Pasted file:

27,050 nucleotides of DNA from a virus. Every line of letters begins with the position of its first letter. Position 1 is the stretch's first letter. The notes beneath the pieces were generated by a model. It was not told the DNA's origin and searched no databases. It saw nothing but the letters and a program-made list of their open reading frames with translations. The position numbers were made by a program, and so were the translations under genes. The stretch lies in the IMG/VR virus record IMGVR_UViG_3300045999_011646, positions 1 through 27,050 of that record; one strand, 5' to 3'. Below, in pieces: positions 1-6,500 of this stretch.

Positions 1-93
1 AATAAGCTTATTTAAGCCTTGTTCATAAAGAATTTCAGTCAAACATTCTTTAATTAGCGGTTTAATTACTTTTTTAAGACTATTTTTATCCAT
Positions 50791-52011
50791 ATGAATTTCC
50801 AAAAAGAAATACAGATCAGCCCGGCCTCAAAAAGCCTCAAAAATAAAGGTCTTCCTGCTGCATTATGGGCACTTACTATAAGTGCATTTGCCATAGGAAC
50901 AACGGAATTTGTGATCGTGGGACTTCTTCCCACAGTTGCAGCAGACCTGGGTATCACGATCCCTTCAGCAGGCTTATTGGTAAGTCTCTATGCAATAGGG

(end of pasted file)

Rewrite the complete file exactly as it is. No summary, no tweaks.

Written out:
27,050 nucleotides of DNA from a virus. Every line of letters begins with the position of its first letter. Position 1 is the stretch's first letter. The notes beneath the pieces were generated by a model. It was not told the DNA's origin and searched no databases. It saw nothing but the letters and a program-made list of their open reading frames with translations. The position numbers were made by a program, and so were the translations under genes. The stretch lies in the IMG/VR virus record IMGVR_UViG_3300045999_011646, positions 1 through 27,050 of that record; one strand, 5' to 3'. Below, in pieces: positions 1-6,500 of this stretch.

Positions 1-93
1 AATAAGCTTATTTAAGCCTTGTTCATAAAGAATTTCAGTCAAACATTCTTTAATTAGCGGTTTAATTACTTTTTTAAGACTATTTTTATCCAT
Positions 50791-52011
50791 ATGAATTTCC
50801 AAAAAGAAATACAGATCAGCCCGGCCTCAAAAAGCCTCAAAAATAAAGGTCTTCCTGCTGCATTATGGGCACTTACTATAAGTGCATTTGCCATAGGAAC
50901 AACGGAATTTGTGATCGTGGGACTTCTTCCCACAGTTGCAGCAGACCTGGGTATCACGATCCCTTCAGCAGGCTTATTGGTAAGTCTCTATGCAATAGGG